Saturday, June 13, 2009

Explaining the Fallacy of Consequences to the DI, Again

The vultures over at the Discovery Institute, never ones to miss a chance to try to smear Charles Darwin (because of course smearing the man negates the science), and apparently not getting enough mileage out of their Hitler-Darwin propaganda, are trying to assign blame for the recent museum shootings by a white supremacist at the feet of poor Charles. David Klinghoffer writes:

"Our culture is very comfortable reminding us often of atrocities committed in the name of religion -- whether it's the Crusades, the Inquisition, or 9/11. Ironically, the day of the Holocaust Museum shooting, an interesting new Jewish web magazine, Tablet, published a fascinating scholarly essay by Paula Fredriksen about how under the Nazis, some German theologians tried to fit Jesus into a Nazi mold. They drew on anti-Jewish writings widely available in Christian tradition.

Is it 'beyond the pale' to point this out? No, of course not. So what's the difference?"

Here's the difference David, real slow, so maybe you'll get it this time. Religious views are supposedly morally superior to other views, and belief in them is supposed to result in a morally superior person. Having followers of a religion commit horrible atrocities naturally calls into question that claim, and perhaps, the religion in general. Those involved in the crusades, or 9/11, call into question those religions because they were active followers of those religions.

Now if someone is not a follower of the religion, but simply mentions some of the religion's figures or symbols, this would not call the religion into question, but rather would suggest that the person in question is merely another nut in a long line of nuts who looked for any means to rationalize his behavior.

Evolution is a scientific theory about how species change over time. That is the the standard by which it is measured. It does not make moral prescriptions. Were someone to take evolution, use it to do science and found that it led to inaccurate predictions and results, then evolution would rightly be called into question. But someone committing an atrocity mentioning evolution in passing, or even as a supposed motivation for his acts, places no blame at the feet of evolution the scientific theory, any more than a murderous youth mentioning Ozzie Osborne makes Ozzie complicit in the murder.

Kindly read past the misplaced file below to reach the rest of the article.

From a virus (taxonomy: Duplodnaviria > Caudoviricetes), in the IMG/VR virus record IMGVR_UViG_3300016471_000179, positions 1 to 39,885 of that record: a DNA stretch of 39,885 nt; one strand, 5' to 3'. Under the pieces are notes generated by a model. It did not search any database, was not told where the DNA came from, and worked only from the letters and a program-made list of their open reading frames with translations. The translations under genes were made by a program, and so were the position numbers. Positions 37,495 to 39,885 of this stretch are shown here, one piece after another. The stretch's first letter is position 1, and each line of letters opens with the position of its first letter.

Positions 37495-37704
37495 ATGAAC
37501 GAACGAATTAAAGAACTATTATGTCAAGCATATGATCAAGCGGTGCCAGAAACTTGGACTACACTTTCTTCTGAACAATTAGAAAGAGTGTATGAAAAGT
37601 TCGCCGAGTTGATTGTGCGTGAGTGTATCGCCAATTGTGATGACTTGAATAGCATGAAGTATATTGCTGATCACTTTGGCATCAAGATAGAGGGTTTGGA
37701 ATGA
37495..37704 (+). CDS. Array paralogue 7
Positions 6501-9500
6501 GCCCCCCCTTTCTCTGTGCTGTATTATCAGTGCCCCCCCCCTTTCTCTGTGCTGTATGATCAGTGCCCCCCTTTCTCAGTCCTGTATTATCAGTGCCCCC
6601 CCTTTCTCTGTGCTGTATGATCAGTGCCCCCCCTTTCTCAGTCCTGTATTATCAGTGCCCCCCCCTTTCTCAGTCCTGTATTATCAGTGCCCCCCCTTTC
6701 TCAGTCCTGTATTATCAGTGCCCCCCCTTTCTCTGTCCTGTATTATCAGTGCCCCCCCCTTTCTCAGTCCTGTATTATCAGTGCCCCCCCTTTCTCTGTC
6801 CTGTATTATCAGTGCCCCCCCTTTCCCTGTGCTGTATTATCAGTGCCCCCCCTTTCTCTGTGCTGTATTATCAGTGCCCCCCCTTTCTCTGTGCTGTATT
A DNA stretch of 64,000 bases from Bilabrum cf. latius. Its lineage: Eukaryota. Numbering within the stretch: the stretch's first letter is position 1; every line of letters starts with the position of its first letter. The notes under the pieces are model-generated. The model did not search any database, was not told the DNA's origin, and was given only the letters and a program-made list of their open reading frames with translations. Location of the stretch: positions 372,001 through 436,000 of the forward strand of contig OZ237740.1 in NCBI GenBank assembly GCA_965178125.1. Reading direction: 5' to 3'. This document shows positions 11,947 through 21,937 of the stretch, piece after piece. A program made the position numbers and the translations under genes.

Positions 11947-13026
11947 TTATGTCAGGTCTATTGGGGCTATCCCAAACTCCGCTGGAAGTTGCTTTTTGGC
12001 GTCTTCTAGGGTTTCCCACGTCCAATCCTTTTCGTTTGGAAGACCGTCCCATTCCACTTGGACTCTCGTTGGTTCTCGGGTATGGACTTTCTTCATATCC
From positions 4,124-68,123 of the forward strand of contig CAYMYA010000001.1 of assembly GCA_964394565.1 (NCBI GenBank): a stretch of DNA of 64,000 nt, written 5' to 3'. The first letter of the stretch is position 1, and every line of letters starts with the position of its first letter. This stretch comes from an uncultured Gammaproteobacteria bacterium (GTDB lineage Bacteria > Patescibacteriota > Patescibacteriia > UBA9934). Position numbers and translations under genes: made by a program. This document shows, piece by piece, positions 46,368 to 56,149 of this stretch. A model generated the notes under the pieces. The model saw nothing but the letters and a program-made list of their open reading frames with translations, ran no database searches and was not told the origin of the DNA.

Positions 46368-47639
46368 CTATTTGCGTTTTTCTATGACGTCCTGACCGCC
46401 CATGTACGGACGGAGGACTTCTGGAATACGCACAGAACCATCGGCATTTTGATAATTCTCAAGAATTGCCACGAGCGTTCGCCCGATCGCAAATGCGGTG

Now that we've cleared up the abstract problem, let's not forget to mention the real-world issue here. The Discovery Institute is a propaganda organization dedicated to destroying evolution as a scientific theory, and will stoop to any means to do so: propaganda films like Expelled, wacko conspiracy theories linking Darwin to the Nazis (the Nazis, in supreme irony, expelled scientists working from Darwinian principles), to blaming any random murder on Darwin if he or his work is mentioned anywhere, in any capacity, near the act. This is as predictable as the rising sun, and as such, warrants zero credibility for their views. Their stories are written before the acts even occurred, waiting only for the details to be filled in. XXXXX commits atrocious act YYYYY, Darwin to blame. [yawn]

If you'd like to give Klinghoffer your opinion, you can make comments here.

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